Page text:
Gender talk has been in the zeitgeist as of late (the feminism conversation is here and it’s NOT going away any time soon) but even those in the know might not be aware of another debate that’s currently going on. It centers around what the definition of a woman should be.
A new article in the New Yorker shines a light on the dispute between radical feminists and the transgender community regarding what it means to be a woman. There’s been conflict between these groups for decades, but the transgender community is having a big moment and the media is paying more attention than ever. So this debate is now both gaining momentum and being brought into the public awareness in a significant way.
Basically, here’s how it breaks down: Trans women claim womanhood for themselves because they feel like they were born with a female brain. They believe they were women born with male anatomy. Radical feminists do not accept the notion of a “female brain.” They believe that womanhood is defined by being born with female anatomy. The radical feminist position is that trans women are men choosing to take on the roles of women while still holding onto the male privilege afforded to them by being born with male genitalia in a patriarchal society. So, essentially, radical feminists believe that trans women demanding inclusion into womanhood is actually trans women exercising their male privilege in deciding what kind of life they want to lead. Both groups feel marginalized by the society they were born into and invalidated by each other. That said, Complicated doesn’t even begin to describe it.
“The elasticity of the term ‘transgender; has forced a rethinking of what sex and gender mean; at least in progressive circles, what’s determinative isn’t people’s chromosomes or their genitals or the way that they were brought up but how they see themselves,” explains New Yorker writer Michelle Goldberg, who delved deep into the topic in this week’s issue. “Having rejected this supposition, radical feminists now find themselves in a position that few would have imagined when the conflict began: shunned as reactionaries on the wrong side of a sexual-rights issue. It is, to them, a baffling political inversion.”
As Goldberg points out, the conflict between these groups began in full force during the 1970s. At the time, transgender wasn’t even a word, the term in usage was “transsexual,” a word we never hear anymore (unless we’re listening to Tim Curry sing about being a “sweet transvestite from transsexual Transylvania” at a midnight showing of Rocky Horror). In fact, “transgender” wasn’t even a word until the 1990s, and only in the last few years has the word gained widespread usage.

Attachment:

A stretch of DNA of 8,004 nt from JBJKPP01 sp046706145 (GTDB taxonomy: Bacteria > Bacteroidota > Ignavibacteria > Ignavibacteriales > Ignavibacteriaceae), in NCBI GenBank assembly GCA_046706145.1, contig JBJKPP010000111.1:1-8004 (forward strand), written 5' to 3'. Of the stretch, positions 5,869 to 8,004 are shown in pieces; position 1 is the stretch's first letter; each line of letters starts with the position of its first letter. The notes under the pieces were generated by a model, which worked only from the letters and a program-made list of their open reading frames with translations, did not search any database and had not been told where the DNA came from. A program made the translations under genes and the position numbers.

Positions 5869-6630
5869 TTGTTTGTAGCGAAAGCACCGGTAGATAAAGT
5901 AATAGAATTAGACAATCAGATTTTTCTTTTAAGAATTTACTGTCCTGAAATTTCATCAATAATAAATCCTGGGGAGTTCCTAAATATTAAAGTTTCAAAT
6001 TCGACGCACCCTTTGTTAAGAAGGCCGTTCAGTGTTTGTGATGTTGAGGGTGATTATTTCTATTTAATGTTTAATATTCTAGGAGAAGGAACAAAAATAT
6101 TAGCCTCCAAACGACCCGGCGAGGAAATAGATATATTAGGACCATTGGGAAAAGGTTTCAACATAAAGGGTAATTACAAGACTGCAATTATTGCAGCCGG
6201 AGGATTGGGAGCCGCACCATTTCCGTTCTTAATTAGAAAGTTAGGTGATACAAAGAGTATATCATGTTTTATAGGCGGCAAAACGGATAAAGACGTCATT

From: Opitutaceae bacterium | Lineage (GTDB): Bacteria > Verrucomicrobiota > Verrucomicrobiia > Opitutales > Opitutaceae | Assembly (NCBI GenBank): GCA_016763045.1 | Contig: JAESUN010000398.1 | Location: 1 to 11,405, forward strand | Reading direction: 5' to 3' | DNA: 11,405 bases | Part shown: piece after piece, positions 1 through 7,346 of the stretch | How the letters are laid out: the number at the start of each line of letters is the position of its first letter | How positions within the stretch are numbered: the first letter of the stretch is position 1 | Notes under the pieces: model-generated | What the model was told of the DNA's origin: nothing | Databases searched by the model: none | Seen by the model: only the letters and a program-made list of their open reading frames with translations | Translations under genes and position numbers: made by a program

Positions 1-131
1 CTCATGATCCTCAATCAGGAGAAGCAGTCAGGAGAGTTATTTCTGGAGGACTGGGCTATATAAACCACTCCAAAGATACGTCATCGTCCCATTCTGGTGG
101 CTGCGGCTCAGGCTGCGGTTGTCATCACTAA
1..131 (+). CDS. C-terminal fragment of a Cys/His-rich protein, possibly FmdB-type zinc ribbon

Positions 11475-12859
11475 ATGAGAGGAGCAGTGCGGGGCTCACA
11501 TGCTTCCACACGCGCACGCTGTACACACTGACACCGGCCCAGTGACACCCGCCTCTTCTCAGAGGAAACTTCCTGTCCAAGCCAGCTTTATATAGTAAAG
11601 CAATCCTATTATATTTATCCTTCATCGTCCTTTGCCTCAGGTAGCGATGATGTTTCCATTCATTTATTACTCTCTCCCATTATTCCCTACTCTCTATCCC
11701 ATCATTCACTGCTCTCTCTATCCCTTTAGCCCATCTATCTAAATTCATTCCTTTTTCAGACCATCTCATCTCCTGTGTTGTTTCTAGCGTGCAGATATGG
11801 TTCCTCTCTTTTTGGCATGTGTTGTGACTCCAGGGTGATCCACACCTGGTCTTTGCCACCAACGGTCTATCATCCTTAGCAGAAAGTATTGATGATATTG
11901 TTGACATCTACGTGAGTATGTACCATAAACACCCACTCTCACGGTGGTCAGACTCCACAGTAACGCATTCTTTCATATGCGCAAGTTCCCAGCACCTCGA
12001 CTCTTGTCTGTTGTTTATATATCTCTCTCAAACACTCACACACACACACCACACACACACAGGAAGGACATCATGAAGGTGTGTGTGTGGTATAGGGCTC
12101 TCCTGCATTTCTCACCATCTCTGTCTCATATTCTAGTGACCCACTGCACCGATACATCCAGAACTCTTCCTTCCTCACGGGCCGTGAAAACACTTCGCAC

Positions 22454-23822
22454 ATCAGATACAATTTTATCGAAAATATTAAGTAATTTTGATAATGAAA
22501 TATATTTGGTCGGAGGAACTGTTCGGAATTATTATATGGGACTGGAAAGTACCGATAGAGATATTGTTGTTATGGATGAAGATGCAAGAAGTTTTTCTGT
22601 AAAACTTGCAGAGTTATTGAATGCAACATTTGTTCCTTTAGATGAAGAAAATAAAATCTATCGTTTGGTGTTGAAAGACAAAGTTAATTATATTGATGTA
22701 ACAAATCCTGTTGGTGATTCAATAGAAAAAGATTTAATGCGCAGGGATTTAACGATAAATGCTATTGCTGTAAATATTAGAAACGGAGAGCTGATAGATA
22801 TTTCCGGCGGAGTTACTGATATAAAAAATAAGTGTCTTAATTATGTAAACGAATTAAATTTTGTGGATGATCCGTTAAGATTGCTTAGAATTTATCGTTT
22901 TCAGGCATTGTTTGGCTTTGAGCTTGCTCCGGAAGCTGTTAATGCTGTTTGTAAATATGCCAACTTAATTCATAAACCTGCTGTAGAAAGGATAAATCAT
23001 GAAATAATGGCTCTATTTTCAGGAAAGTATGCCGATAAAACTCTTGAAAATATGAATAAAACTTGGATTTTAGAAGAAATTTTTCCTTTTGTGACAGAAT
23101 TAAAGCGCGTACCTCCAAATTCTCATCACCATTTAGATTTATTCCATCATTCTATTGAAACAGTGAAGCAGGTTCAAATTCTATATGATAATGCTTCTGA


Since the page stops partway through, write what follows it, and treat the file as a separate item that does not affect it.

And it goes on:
One early recorded incident between the groups occurred at 1973 West Coast Lesbian Conference, in which keynote speaker Robin Morgan spoke out against the inclusion of trans folk singer Beth Elliot. The statement Morgan gave (which Goldberg highlighted in her story) still seems to sum up the radical feminist position on trans women all these decades later:
“I will not call a male “she”; thirty-two years of suffering in this androcentric society, and of surviving, have earned me the title “woman”; one walk down the street by a male transvestite, five minutes of his being hassled (which he may enjoy), and then he dares, he dares to think he understands our pain? No, in our mothers’ names and in our own, we must not call him sister.”
Of course, it is to this day the height of unfairness to minimize the pain that trans women feel when they still have far fewer rights than cisgender women. In most states it is legal to fire someone for being trans, and a recent survey of the trans community by the Williams Institute revealed that . It also seems unfair to deny another person the right to live their life occupying the role of the gender that feels most right to them. This conflict, unfortunate as it is, is also an enlightening debate to take a ringside seat at. It’s important that we really think through these issues of gender with both intelligence and empathy.
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